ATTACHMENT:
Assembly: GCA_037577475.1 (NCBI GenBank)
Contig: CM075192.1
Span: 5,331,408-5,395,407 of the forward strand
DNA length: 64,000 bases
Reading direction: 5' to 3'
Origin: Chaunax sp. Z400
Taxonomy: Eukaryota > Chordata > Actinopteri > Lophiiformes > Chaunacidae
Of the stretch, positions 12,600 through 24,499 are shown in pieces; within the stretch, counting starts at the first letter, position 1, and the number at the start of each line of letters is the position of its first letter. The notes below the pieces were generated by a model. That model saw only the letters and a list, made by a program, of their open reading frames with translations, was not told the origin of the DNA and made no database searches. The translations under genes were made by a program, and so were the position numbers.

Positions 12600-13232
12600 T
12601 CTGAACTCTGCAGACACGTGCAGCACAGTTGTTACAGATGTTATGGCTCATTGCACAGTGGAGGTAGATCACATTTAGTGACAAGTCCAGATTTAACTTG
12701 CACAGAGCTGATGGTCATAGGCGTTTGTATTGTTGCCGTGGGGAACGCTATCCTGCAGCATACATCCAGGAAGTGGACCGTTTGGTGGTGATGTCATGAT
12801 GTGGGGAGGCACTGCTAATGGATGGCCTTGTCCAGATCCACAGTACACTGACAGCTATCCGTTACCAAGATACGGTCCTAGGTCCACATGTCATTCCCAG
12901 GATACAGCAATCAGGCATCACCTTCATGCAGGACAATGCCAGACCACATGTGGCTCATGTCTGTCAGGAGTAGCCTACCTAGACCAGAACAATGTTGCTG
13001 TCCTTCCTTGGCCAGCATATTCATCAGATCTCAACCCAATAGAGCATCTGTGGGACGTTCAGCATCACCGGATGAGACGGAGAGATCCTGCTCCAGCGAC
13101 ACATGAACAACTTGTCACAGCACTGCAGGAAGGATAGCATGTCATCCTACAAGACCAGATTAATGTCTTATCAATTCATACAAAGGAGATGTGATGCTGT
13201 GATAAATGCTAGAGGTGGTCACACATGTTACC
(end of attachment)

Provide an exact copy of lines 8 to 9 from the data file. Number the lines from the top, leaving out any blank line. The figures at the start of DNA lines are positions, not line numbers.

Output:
Of the stretch, positions 12,600 through 24,499 are shown in pieces; within the stretch, counting starts at the first letter, position 1, and the number at the start of each line of letters is the position of its first letter. The notes below the pieces were generated by a model. That model saw only the letters and a list, made by a program, of their open reading frames with translations, was not told the origin of the DNA and made no database searches. The translations under genes were made by a program, and so were the position numbers.

Positions 12600-13232